Surviving the autumn
Have you noticed that Autumn Fairs are springing up? Some organisers, keen to get in first, have
changed Winter or Christmas fairs to these earlier November sales. I went to
one at the weekend in a little village. There was a welcoming atmosphere and I
met interesting people. One kind person recognised me and said that she reads
the Shropshire Star and my column to ‘see what Vicky has been doing this week’.
She gave me such cheer.
I have bought a new dress and wanted to wear it for the fair,
but it was too long (they always are for me) so I had to hurry and shorten it. One
of the stallholders was a woman who had been taught to embroider and sew by her
grandmother and then mother. We have both made and altered clothes all our
lives. ‘What do the young do now?’ I wondered as not many sew or knit. ‘Well,’ she
said, ‘they bring their clothes to me to alter.’ But who will sew after us?
Another thing that I learnt from my mother was making pies.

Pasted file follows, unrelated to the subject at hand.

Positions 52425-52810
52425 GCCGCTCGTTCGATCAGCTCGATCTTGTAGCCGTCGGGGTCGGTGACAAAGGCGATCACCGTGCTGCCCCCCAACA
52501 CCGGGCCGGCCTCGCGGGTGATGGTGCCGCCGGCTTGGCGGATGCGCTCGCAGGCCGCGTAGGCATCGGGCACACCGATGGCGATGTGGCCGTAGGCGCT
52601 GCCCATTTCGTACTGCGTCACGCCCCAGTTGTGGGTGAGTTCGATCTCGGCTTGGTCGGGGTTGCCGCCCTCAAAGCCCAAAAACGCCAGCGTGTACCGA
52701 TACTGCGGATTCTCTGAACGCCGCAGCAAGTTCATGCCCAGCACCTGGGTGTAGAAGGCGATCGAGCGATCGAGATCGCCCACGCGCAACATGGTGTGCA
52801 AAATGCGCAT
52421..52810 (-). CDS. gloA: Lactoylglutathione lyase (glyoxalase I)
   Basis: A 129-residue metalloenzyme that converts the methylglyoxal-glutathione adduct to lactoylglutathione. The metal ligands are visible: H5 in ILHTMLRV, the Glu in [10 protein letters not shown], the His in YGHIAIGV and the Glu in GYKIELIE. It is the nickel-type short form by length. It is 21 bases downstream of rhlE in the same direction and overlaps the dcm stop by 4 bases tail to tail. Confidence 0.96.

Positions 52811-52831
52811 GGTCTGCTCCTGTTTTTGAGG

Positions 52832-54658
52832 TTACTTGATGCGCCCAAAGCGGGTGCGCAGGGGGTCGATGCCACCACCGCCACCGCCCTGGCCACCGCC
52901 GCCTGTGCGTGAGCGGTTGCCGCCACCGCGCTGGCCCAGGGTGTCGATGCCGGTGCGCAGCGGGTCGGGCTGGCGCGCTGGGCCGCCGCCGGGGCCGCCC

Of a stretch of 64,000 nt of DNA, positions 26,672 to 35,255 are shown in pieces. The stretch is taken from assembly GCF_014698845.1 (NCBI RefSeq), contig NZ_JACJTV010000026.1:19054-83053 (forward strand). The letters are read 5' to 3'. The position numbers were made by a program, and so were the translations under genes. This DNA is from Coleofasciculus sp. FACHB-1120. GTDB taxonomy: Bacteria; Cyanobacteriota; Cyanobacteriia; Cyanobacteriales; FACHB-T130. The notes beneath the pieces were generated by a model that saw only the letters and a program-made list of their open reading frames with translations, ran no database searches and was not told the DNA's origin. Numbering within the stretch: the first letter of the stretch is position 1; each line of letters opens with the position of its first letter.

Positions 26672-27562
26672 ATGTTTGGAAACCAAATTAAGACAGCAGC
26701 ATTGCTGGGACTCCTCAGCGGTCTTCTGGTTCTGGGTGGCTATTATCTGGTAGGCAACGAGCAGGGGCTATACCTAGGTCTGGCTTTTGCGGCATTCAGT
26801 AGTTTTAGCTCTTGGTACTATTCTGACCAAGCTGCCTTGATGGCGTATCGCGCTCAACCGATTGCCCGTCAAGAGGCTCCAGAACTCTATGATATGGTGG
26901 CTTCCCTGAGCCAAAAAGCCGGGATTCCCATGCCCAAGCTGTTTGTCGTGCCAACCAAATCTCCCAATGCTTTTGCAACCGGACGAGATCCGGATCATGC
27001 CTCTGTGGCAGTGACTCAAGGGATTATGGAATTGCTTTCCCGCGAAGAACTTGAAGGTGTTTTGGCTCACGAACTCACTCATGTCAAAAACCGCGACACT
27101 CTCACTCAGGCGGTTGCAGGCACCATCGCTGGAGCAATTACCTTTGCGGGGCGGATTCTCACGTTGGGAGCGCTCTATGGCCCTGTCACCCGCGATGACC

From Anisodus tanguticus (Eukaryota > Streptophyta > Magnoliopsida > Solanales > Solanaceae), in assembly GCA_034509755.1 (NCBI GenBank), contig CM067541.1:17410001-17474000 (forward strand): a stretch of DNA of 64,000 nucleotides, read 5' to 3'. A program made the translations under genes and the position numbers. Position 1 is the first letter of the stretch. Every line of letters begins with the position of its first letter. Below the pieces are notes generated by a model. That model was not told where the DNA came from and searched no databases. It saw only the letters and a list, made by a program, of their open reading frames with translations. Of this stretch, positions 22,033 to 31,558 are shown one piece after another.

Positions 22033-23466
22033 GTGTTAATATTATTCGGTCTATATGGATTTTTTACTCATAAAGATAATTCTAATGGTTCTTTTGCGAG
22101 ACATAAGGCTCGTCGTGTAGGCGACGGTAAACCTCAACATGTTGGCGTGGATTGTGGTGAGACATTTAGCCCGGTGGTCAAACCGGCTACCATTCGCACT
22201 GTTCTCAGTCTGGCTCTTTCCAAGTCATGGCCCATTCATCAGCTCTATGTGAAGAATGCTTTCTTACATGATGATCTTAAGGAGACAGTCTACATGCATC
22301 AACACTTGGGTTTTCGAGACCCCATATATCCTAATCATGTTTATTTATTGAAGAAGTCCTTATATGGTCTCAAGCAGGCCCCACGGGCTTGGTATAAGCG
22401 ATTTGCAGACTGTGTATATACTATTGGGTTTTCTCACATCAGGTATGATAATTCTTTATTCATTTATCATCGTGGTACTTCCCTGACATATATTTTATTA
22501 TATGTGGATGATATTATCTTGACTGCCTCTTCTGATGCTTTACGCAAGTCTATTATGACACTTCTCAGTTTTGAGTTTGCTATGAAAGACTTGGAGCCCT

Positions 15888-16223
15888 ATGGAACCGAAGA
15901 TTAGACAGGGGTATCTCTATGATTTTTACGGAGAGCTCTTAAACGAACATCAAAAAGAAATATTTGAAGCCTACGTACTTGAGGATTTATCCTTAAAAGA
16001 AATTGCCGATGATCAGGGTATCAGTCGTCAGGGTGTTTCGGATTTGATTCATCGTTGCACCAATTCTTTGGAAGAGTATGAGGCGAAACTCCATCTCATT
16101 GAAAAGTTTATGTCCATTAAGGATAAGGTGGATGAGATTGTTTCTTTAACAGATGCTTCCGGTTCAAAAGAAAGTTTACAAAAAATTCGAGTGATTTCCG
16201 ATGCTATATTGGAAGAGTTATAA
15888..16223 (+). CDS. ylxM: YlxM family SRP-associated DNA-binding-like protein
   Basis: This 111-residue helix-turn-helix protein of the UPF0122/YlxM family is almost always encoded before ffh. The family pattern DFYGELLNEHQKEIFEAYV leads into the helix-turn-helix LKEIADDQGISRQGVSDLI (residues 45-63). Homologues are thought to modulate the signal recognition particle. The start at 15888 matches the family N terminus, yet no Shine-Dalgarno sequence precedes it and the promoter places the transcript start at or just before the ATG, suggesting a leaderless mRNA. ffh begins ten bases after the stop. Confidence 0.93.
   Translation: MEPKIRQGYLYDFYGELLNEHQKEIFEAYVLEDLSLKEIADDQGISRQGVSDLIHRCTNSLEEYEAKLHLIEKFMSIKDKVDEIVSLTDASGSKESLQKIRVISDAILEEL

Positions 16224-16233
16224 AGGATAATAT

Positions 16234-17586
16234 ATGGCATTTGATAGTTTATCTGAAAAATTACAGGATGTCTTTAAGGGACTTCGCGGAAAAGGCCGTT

Not that she taught me, but I watched as she put flour and lard in a big bowl
to make crumbs before she added just the right amount of water to get a ball of
pastry ready for rolling. I am making apple pie today.
We collected our orchard cooking apples just in time. Last
week’s winds took the topmost fruit and dashed it to the ground. Thank goodness
we have enough stored away in our apple loft for the winter.
I have been thinking about the winter and possible
blackouts. I am old enough to remember the blackouts in Ted Heath’s era 40
years ago. There was trouble with oil supplies from the war in the Middle East.
Supplies were reduced and the price of oil went up. Added to that the coal
miners were on strike, and we relied on coal in those days to generate our
electricity. Businesses had to resort to
a three-day week, and we had limited electricity in our homes. I lived in a
town and as I looked out of my window, I could see whole swathes of housing
estates go black with their lights being switched off. It was a sign that our
lights would come on next and I could blow the candles out and fill the thermos
flasks for next time.
Remembering those days and thinking about possible blackouts
this winter I have stocked up, once more, with candles and am comforted by the
fact that if the power is switched off at least my electricity bill will not be
(Taken from my column in the Shropshire Star)